As he is speaking the royal coach, decorated with the coat-of-arms of the Habsburg dynasty and bearing the person of the co-regent, Joseph II , Roman Emperor, Perpetual Enlarger of the Empire, King in Germany, heir to Hungary, Bohemia, Dalmatia, Croatia, Slovenia, Archduke of Austria, Duke of Burgundy, Lorraine and Var, Grand Duke of Tuscany and King of Jerusalem , crosses over the wooden bridge spanning the Danube and disappears through the tunnel of the Carinthian Gate. The doctors all remove their hats and bow from the waist; van Störck actually gets down in the dust and kneels. A dozen more coaches of the royal entourage pass through the gate before the doctors can relax. It is time to walk down to the theatre.
“Yes”, van Swieten repeats, “ A revolution in America will have serious consequences.” xxvii
Frau Mesmer turns to Frau Störck: “ I haven’t been to this theatre in over a dozen years. I don’t remember the Stadts-Komödienhaus as looking anything like this. Whatever happened to the elaborate Venetian style building that used to be here? “
Frau von Störck replies, “ You’re right. This building is has been built in the fashionable new style they’ve been calling ‘neo-classic’: a silly term if you ask me. They ought to call it Josephine Prudery since it’s much like the Emperor himself: everyone admires it but no-one likes it very much.”
Her husband smiles and addresses Mesmer : “Franz, I doubt that you had a chance to visit the old building. It burned down before you came to Vienna in the early 60’s.”
“True”, van Sweten nods, “ A dreadful story.”
Both Franz and Frau Mesmer confess that they know nothing about it, even though she had been living in the city at the time. Staggering slowly down the hill and setting the pace for all the others, the venerable van Swieten, his silver grey hair falling over broad furrows of his brow, his chest covered with medals and decorations, fills them in on the details:
“ I’m rather surprised, Franz, that Christoph Willibald Gluck never mentioned it to you; he gyrates between your musical soirees and mine. He probably just wants to forget ; it was a terrible tragedy.
“The date, to be exact, was November 9th, 1761. For the rest of you who may not know much about music, Gluck is our best opera composer. Salieri, whom you’ll be listening to tonight, has still to make his mark, although I can’t think of anyone else who’s better than he is except, perhaps, Haydn.”
“ Joseph or Michael?” asks Ingenhousze.
“ Oh, Michael. Certainly Michael! Joseph wastes his considerable talent on silly avant-garde experiments to titillate his ivory tower down there in Esterhaza. Well, Gluck’s latest ballet, “Don Juan ,or the Stone Guest” was being produced that night in the old theatre that used to stand here.”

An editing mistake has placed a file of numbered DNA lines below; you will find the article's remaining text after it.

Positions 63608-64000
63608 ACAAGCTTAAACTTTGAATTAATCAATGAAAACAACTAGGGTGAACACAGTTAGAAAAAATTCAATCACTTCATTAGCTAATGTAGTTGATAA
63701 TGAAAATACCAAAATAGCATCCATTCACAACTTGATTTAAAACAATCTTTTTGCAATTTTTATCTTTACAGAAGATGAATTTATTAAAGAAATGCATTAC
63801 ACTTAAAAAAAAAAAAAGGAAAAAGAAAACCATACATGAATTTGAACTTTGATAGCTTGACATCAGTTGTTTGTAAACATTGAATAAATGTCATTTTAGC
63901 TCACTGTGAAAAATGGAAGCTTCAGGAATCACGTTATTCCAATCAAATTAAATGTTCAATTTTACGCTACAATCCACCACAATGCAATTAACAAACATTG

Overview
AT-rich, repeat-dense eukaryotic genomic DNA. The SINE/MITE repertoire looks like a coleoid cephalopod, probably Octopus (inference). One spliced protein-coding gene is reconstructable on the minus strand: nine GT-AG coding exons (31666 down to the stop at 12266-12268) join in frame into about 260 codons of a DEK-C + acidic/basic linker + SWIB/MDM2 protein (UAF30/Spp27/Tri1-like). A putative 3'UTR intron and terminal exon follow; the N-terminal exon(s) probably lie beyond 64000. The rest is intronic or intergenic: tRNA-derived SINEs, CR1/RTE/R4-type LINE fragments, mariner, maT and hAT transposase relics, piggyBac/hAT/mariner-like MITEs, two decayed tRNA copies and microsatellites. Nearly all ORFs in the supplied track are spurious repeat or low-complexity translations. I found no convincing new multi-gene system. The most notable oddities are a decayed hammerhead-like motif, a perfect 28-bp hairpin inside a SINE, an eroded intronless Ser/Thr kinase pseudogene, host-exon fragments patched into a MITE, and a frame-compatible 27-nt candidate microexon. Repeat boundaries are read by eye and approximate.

“ An odd subject!” Ingenhousze comments, “Who would have any use for music in honor of a notorious libertine?”
“ Granted Jan: I’m totally in agreement with you. Naturally of course, the reprobate goes to Hell at the end. To increase the dramatic effect of the finale, the stage director asked that a real fire be built onstage. The ballet was already concluded and the audience out of the building before a workman noticed that the flames had reached the woodwork on the proscenium arch and were spreading through the theatre.
“The audience was safe; but the box office manager and his wife unwisely ran back into the house in an attempt to rescue the evening’s receipts. A wall of flames blocked their return through the front door. They then tried to get out through the back, but found the wrought-iron doors were secured with massive chains. Th crowds struggled to break them but to no avail. Four horses were brought up and harnassed to the gates, but still they would not give .
“By then the couple had almost succumbed to the smoke and heat. So a priest was sent for so that they might receive the last rites. The crowds watched in horror as they, and the entire building, were reduced to ashes.”
“ Well, look who’s here tonight! ”, Störck speaks up as they enter the theatre. He points to a tiny, stiff man who walks with the formal dignity of a seasoned civil servant. The young lady he is accompanying can only be his daughter: “That’s Herr Joseph von Paradis and his talented blind daughter, Marie-Therese.”
“ I’m not surprised they’ve come. ”, says van Swieten, “She’s Salieri’s most promising student. Not, mind you, that a woman has any business composing music . Still, since she’s blind I suppose she’s got to do something with her life.”
“ That’s the saddest part, Gerard”, Störck continues, “ She’s incurable. I know: I was the poor girl’s personal physician . For ten years I tried everything I could think of.”
While Ingenhousze coughs imperiously as if a wasp had just flown down his throat, Mesmer makes an exaggerated effort at re-adjusting the black silken bag at the back of his purse wig. Störck goes on, “ …her condition is impervious to the most advanced techniques of medical science.” Ingenhousze stares up at the heavens as if he’s just discovered a new planet.
“ Ah! But what a charming dress she’s wearing!”, cries Frau Ingenhousze, “A polonaise! The latest rage. Jan, you’ve got to let me get one for myself.”